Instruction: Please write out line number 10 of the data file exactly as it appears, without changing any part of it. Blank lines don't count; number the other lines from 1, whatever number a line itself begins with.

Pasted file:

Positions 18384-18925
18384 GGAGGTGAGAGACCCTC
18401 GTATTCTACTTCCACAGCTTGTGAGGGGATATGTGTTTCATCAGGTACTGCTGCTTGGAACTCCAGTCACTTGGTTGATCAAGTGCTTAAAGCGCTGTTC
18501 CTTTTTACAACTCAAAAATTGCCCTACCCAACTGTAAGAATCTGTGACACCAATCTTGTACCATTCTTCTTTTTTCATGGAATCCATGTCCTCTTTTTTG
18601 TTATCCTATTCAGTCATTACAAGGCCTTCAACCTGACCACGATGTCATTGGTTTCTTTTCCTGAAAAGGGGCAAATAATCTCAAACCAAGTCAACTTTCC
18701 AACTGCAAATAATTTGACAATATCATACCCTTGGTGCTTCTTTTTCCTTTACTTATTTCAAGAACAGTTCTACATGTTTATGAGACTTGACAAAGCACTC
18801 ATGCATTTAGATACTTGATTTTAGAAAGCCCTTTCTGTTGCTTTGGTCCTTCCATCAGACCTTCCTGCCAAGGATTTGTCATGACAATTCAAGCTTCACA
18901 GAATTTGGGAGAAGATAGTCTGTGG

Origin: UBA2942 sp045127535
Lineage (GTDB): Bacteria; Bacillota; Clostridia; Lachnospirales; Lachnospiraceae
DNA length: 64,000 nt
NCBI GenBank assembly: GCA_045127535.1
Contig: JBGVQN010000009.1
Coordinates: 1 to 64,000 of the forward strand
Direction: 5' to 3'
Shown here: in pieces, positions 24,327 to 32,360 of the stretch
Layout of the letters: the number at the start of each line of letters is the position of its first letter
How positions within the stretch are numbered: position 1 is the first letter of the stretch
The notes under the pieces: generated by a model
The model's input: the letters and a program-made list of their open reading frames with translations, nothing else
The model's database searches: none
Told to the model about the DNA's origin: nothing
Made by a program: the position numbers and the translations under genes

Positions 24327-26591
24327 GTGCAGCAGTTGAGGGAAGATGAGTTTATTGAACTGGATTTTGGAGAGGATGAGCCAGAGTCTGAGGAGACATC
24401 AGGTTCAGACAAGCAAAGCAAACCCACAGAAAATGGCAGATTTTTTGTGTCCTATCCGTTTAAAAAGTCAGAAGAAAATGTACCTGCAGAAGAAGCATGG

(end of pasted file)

Lineage (GTDB): Bacteria; Bacillota; Clostridia; Lachnospirales; Lachnospiraceae